Some types of events that are extremely popular in Taipei – for example, a visiting modern dance troupe can do three or four sell-out performances – would not be as appealing to Kaohsiung audiences. And recently, reflecting the culturally liberal environment in Taipei, NTCH has geared an increasing amount of programming to such contemporary themes as social justice, climate change, and LGBTQIA+ rights. For instance, one recent program focused on the dangers posed by misinformation, while another stressed the importance of sustainability by using no more than 150 watts of lighting throughout the performance.  

In contrast to the modern architecture in Kaohsiung, the traditional Chinese palace style of the twin National Theater and National Concert Hall buildings are distinctive, elegant additions to the urban landscape. Although the complex is 36 years old, Lin stresses that age is a relatively insignificant factor for a performance venue. She notes that New York’s Carnegie Hall, though built in 1891, is still one of the world’s preeminent concert halls. 

At the same time, NTCH has stayed fresh through rigorous maintenance and continuous improvements, Lin says. The pandemic period slowdown, for example, was used to install 4K camera systems and a 5G enterprise network.       

Looking ahead, the NTCH calendar for the coming months brings some outstanding musicians to Taipei. The 2023 Summer Jazz festival will feature the popular Kenny Barron Trio as well as jazz vocalist Kurt Elling accompanied by guitarist Charlie Hunter. Classical music aficionados can look forward to the arrival of Finnish conductor Klaus Mäkelä leading the Oslo Philharmonic Orchestra in works featuring violinist Janine Jansen. A phenomenon at 27 years of age, Mäkelä is the current “wunderkind” of the classical music world.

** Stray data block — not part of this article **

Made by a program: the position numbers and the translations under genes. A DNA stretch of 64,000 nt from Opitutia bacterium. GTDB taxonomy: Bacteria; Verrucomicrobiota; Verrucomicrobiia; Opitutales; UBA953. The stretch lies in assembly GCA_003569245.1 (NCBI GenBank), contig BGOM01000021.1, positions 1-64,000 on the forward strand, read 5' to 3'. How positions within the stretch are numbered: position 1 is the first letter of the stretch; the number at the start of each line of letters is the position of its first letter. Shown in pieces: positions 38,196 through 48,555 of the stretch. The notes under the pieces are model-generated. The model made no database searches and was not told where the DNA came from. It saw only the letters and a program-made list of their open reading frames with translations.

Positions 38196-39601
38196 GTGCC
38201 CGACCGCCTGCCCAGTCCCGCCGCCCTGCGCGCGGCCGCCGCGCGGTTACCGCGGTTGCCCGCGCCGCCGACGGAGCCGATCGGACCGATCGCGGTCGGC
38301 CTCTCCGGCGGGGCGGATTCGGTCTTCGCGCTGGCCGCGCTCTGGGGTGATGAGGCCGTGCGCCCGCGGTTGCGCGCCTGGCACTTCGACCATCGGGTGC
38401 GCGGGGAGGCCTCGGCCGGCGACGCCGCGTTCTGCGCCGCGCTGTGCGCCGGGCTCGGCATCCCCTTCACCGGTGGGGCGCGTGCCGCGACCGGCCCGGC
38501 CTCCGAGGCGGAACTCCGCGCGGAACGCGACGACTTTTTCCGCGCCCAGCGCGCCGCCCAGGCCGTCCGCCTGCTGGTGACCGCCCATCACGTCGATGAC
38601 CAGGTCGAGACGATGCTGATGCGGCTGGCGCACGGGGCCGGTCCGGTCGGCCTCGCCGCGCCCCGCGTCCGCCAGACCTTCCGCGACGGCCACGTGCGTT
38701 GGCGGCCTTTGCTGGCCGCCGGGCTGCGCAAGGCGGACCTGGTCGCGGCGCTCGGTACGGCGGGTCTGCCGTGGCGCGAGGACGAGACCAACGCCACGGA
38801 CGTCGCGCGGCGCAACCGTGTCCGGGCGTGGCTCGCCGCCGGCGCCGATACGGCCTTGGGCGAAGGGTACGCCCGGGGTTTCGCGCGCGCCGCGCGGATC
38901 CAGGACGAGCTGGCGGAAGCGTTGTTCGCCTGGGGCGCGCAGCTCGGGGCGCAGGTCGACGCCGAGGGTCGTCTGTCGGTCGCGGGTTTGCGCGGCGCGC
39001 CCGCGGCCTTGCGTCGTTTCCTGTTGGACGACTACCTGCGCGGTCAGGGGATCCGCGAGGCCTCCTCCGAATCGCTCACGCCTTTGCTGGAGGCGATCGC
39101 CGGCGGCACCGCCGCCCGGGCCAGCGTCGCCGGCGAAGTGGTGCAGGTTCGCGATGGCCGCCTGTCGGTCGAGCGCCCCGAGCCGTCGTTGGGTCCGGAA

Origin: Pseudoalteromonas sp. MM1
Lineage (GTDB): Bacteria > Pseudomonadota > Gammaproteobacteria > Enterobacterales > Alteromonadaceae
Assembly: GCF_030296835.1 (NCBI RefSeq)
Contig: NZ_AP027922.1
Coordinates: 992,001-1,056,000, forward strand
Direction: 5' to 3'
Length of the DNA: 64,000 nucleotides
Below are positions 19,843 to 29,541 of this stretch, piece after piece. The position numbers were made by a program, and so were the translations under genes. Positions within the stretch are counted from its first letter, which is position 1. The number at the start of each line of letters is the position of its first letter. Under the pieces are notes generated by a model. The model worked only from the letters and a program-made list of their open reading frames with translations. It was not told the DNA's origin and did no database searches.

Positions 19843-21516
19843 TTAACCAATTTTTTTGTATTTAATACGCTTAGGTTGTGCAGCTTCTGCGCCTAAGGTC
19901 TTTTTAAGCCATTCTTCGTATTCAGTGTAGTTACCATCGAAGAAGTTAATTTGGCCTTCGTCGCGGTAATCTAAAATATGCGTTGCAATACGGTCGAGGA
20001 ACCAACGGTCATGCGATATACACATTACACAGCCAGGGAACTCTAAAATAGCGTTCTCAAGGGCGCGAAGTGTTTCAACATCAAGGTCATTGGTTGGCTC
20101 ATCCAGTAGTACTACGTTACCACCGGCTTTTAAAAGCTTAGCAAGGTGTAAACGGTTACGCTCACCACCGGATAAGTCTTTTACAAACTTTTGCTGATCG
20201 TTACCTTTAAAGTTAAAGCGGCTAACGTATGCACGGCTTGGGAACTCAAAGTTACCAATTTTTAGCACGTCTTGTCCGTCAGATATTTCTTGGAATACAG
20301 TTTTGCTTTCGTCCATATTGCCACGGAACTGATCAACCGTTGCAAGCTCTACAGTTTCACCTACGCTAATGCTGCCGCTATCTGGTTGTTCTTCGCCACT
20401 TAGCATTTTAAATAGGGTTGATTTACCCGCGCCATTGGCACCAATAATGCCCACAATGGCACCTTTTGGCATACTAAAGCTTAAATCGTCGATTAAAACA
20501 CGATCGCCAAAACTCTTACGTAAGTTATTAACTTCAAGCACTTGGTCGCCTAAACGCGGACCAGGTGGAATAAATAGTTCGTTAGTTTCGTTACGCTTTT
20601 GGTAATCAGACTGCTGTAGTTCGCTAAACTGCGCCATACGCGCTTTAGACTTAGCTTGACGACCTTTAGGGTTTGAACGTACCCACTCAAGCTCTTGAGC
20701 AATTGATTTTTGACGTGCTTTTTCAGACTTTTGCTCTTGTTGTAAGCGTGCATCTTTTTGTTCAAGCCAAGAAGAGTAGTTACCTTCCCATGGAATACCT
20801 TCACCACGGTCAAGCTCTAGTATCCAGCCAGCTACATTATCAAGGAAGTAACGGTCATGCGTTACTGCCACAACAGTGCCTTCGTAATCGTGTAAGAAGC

Despite Taiwan’s successes in the cultural arena, many in the domestic industry say that this market has fallen short of its potential. Events promoter Steven Lin, founder of Wonderful Entertainment Asia, notes that Taiwan is often absent from the itinerary for mega pop music events. A prime example is Taylor Swift’s upcoming world tour, which will take her to only Japan and Singapore in this region. Both the Tokyo Dome and the Singapore National Stadium are covered arenas, whereas the only comparable facility in Taiwan – the National Stadium in Kaohsiung – is open-air, leaving events vulnerable to bad weather conditions. 

In rating Taiwan’s competitiveness, Steven Lin also cites the higher levels of corporate and government support in some other Asian locations. “Doing a music event can be very high risk,” he notes. “If there’s a typhoon or the headliner falls sick, the concert has to be canceled. Having strong brand backing and government support makes it easier for operators like us to go into a country.” 

He says the government support could be either monetary, such as waiving or lowering venue fees, or increased assistance with visas, application procedures, customs, and traffic or crowd controls. He also urges more efforts to tie music and other cultural events together with tourism promotion.   

“As a result of K-pop and Korean cinema, the authorities here are starting to become more aware of the importance of cultural products to a country’s economy and international image,” he says. “So I think things will improve, though for now we’re still quite behind.” 

Potentially, the availability of new performance venues may help the situation. The recent opening of the Taipei Performing Arts Center in Shilin – it’s the building that looks like a pregnant wall – brings several more small and mid-sized theaters to the market. And after many years of on-again, off-again construction, the multipurpose 40,000-seat Taipei Dome, known colloquially as the “Taipei Big Egg,” should soon (fingers crossed) finally be ready to contribute to both the local sporting and cultural scenes.